Energy prices may also play a role in the food Europeans are able to buy this winter. Food producers in Europe are warning that the continent could experience shortages as temperatures drop. The EU farmers’ union and two major food producer associations said their members are already reducing their outputs. I’m joined now by the FT’s Andy Bounds, who’s covering this. Hey, Andy.

Andy Bounds
Hey.

Marc Filippino
So Andy, why are producers saying that Europe should expect less food and higher prices this winter?

Andy Bounds
Well, what’s happening is this energy crunch is hitting all sectors of the economy and the farming industry is the latest one to feel the pinch. Prices have gone up for electricity and gas because of the war in Ukraine and Russia turning off the gas taps to Europe. Therefore, producers are just finding it very, very hard to fund their growing plans. And many of them use greenhouses because obviously over the winter they don’t have the heat to grow things like tomatoes, cucumbers in the EU, especially in the northern states. And lots of those people are deciding it’s just too expensive to heat those greenhouses, light these greenhouses, and therefore they’re not gonna be planting.

Marc Filippino
So is the idea that the limited supply will make prices at the grocery store go up?

Andy Bounds
Yeah, that’s exactly it. So, you know, there will still be some products out there, but there will be fewer of them and therefore they’ll be on higher prices and they’ll cost more to produce. And then, you know, we’re also seeing seasons being shorter. So, for example, if you’re growing apples, you can’t afford to refrigerate those apples. So they might last for a couple of months, but not sort of, you know, three, four or five months as we’re used to. And, you know, we’re not talking about empty shelves of everything, but, you know, seasonal fluctuations that might be, you know, some weeks when you won’t be able to get many tomatoes or cucumbers or red peppers, those kind of things. And indeed they will cost more. One UK producer was telling us that the price of cucumbers, say, might double over the winter.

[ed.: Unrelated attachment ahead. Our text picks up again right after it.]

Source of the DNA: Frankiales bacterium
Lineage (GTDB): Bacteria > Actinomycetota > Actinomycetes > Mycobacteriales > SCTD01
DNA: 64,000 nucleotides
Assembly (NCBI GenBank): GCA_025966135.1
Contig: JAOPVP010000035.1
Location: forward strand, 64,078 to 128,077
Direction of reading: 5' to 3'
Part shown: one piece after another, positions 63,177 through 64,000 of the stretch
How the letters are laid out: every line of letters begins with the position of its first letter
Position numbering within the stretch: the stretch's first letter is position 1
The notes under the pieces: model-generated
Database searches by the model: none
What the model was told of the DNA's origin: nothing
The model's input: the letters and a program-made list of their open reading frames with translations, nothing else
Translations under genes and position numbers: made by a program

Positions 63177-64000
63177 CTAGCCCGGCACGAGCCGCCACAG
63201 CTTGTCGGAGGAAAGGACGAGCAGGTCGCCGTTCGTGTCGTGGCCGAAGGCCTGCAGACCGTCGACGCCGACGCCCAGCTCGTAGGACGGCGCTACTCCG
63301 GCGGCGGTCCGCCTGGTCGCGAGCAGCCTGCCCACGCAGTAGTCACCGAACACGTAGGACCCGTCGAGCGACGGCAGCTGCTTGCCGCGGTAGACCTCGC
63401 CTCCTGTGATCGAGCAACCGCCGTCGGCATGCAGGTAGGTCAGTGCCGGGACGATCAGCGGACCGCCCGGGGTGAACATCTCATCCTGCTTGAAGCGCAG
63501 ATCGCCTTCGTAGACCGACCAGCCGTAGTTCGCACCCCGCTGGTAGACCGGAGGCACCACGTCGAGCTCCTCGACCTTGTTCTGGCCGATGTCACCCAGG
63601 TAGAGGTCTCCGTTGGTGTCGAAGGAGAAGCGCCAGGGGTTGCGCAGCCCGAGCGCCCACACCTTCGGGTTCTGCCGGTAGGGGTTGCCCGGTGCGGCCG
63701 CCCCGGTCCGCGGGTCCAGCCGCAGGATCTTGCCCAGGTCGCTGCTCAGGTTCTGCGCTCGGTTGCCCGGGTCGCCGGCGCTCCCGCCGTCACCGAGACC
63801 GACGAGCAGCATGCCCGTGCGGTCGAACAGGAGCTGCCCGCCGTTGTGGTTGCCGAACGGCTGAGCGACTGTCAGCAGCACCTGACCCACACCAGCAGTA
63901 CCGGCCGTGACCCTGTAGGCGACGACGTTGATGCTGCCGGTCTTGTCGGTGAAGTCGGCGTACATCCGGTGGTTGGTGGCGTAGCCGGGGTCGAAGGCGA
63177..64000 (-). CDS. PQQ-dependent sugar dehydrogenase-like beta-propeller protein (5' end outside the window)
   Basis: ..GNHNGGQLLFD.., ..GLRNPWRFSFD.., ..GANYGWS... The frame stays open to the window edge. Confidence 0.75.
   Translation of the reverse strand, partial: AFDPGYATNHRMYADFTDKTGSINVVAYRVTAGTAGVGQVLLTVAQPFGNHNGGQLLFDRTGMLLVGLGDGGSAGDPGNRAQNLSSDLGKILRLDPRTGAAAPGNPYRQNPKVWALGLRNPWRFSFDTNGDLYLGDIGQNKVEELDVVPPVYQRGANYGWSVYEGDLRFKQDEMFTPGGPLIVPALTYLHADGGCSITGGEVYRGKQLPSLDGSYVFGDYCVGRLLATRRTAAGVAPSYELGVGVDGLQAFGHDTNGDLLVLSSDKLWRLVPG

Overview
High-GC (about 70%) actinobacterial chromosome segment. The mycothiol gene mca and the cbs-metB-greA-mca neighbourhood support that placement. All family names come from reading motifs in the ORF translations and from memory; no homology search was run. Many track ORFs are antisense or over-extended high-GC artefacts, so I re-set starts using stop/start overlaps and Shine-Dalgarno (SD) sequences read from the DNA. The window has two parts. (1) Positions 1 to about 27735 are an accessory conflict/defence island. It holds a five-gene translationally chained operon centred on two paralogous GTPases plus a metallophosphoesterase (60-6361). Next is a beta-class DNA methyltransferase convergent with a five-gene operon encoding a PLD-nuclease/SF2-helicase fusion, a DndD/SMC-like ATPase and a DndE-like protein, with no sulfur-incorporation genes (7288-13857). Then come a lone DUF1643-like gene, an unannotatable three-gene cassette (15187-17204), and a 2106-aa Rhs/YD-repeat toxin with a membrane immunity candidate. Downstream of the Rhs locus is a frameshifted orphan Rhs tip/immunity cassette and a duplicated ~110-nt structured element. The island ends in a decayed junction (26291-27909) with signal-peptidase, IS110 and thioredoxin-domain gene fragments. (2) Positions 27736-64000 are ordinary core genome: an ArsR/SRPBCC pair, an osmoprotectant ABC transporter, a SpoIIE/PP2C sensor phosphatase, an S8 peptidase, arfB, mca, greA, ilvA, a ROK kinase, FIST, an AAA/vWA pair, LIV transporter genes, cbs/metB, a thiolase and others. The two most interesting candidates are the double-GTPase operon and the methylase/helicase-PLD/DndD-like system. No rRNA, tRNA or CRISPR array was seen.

Marc Filippino
What are farmers’ plans to try and mitigate this? Are they asking the government for help?

Andy Bounds
Yeah, indeed. The statement I got hold of is addressed to the EU’s leaders, and the energy ministers of the EU are meeting tomorrow, on Friday in Brussels to try and come up with ways of reducing energy prices through a massive intervention, effectively windfall taxes on producers of energy that aren’t using gas. So renewable producers, coal producers. So the agriculture sector wants to make sure that it benefits from those reductions if they do come, and it doesn’t just go to households. And they are also worried about plans to possibly ration energy over the winter. So again, you know, some industries are being told they may have to switch off, and the agriculture and food producers are saying, we’re a vital industry here, you know, we need to make sure we can still get some energy to produce so that people can eat.

Marc Filippino
Andy Bounds is the FT’s EU correspondent. Thanks, Andy.

Andy Bounds
Thank you.

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Marc Filippino
Before we go, guess who’s keeping up with private equity? Kim Kardashian is launching her own PE firm. The new firm is called SKKY Partners. That’s SKKY with two Ks. Two Ks, get it? For Kim Kardashian. Anyway, she’s collaborating with Jay Sammons, a former Carlyle Group executive. He’s got a knack for investing in celebrity-backed ventures. Kardashian’s firm hasn’t raised any funds yet. Her mom, Kris Jenner, will also be a partner.

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Marc Filippino
Oh, one last thing. If you want to find out more about how former US president Donald Trump is influencing the Republican Party and the US midterm elections, I’m hosting an Instagram Live today. I’ll be chatting with the FT’s Washington correspondent, Kiran Stacey. The conversation starts at 11am New York, 4pm London. We have a link to the FT’s Instagram account in the show notes. You can tune in from there.

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Marc Filippino
You can read more on all of these stories at FT.com. This has been your daily FT News Briefing. Make sure you check back tomorrow for the latest business news.

This transcript has been automatically generated. If by any chance there is an error please send the details for a correction to: typo@ft.com. We will do our best to make the amendment as soon as possible.